Don't Let Non-Lease Tenant Decide When to Give Notice
While many commercial leases are for several-year terms, it might behoove you to agree to a month-to-month tenancy with a tenant. Month-to-month tenants can be part of a strategic plan for your property, especially if you have spaces that you’d like to collect rent for in the short term while looking for longer term tenants. If you rent a space on a month-to-month basis to a tenant without a lease, don’t take termination of the tenancy less seriously than you would for a long-term lease. In either scenario, it’s important to have notice ahead of time because the result is the same—you’ll need to line up a new tenant and make arrangements to perform any repairs, remove equipment or fixtures, and plan improvements.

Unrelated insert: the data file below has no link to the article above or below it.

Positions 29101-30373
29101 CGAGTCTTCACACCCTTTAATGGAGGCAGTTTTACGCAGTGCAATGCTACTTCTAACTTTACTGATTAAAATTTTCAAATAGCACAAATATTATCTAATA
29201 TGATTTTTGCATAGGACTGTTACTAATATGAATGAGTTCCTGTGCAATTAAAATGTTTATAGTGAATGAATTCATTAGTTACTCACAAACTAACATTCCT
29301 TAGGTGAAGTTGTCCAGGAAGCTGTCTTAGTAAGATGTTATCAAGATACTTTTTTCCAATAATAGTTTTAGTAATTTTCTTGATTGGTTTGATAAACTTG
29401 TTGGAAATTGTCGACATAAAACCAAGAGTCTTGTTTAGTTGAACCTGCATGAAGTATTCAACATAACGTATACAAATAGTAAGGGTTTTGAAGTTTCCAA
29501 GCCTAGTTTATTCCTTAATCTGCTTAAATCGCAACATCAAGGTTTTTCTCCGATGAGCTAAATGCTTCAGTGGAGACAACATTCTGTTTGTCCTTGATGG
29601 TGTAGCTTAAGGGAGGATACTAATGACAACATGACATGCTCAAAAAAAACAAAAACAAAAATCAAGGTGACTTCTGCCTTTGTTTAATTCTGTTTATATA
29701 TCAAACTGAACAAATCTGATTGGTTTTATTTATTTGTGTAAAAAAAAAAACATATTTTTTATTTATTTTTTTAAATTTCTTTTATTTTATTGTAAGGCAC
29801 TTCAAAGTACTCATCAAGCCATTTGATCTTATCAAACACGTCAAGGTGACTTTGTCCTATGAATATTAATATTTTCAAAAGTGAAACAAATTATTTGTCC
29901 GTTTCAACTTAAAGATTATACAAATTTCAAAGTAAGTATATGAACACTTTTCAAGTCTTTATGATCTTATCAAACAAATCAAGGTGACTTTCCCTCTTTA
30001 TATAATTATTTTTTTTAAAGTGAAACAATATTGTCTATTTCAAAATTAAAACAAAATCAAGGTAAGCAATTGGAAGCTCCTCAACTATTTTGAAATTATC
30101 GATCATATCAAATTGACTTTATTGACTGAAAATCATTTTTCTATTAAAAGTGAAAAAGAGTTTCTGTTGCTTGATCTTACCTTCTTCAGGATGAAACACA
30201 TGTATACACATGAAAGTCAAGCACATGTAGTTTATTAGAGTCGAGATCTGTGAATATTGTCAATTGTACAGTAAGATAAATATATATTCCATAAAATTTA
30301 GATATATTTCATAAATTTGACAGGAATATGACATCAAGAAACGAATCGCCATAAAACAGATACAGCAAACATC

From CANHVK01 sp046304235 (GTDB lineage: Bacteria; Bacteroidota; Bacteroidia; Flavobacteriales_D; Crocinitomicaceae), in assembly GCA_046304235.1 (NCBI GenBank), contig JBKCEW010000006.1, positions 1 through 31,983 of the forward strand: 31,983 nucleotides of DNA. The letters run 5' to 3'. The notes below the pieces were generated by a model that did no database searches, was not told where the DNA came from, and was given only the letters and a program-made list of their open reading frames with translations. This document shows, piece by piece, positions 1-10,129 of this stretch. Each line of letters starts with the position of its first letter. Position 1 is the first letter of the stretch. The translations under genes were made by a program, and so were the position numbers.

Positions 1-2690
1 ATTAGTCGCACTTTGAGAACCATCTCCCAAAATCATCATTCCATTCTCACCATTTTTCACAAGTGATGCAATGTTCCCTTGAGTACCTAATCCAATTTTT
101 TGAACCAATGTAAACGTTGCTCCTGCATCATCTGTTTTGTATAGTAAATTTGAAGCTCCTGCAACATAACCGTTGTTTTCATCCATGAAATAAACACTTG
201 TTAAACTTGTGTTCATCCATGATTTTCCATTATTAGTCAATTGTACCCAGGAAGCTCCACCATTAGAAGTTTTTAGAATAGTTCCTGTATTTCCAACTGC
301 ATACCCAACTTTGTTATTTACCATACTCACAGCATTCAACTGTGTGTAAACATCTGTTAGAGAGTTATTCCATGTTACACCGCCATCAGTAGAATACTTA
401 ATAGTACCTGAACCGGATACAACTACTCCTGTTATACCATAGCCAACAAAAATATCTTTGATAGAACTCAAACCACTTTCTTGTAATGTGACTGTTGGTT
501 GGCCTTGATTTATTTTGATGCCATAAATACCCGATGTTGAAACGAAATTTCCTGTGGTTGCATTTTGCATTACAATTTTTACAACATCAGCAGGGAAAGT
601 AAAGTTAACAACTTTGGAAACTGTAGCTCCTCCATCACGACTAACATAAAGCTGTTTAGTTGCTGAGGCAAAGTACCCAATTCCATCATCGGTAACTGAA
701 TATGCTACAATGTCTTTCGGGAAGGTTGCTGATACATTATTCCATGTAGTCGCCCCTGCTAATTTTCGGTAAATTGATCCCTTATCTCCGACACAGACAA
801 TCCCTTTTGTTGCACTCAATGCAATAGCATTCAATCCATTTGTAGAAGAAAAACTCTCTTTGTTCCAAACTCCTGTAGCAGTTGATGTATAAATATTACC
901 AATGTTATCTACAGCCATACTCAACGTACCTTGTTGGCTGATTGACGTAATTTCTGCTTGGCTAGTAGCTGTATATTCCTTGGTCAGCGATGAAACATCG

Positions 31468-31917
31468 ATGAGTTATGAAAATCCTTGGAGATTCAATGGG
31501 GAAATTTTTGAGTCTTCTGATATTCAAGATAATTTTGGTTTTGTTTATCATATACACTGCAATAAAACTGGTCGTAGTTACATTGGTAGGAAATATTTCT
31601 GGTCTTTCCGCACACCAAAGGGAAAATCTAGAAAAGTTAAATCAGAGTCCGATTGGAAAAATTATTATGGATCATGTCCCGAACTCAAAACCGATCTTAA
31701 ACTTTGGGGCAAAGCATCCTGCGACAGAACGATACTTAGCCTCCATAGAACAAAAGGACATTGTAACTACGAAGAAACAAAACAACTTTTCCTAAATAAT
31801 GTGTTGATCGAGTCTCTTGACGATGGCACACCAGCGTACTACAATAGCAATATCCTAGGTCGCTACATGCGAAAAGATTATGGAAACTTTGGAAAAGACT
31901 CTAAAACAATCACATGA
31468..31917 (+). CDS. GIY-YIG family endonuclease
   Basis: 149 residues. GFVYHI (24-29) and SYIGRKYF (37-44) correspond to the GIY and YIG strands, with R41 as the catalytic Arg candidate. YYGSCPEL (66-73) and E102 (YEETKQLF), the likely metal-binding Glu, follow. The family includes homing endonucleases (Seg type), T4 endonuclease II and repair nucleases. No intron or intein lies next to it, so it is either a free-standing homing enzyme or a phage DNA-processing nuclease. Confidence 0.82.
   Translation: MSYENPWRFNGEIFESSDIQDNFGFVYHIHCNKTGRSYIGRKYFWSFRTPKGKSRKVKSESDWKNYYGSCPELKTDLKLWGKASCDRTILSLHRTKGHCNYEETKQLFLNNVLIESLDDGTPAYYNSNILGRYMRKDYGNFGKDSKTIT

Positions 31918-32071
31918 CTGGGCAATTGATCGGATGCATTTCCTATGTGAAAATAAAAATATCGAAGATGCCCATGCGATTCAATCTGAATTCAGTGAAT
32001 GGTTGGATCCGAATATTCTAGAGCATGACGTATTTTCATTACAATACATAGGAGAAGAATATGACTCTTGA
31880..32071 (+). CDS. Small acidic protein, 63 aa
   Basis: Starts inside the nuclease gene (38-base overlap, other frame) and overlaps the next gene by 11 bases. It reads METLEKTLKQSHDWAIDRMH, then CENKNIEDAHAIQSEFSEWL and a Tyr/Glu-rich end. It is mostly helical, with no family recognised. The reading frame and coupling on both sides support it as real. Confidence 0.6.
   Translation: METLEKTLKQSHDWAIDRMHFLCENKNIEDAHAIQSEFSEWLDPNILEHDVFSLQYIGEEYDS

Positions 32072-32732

So spell out for the tenant that it can’t pick up and move just because this is a less restrictive deal than a lease in terms of being locked in for a lengthy period. Include in your agreement with the tenant the requirements for advance notice of its intent to vacate—and any penalties for failing to comply. In these types of arrangements, statutory requirements sometimes apply. Touch base with your attorney to make sure that your termination requirements are in sync with applicable statutory guidelines.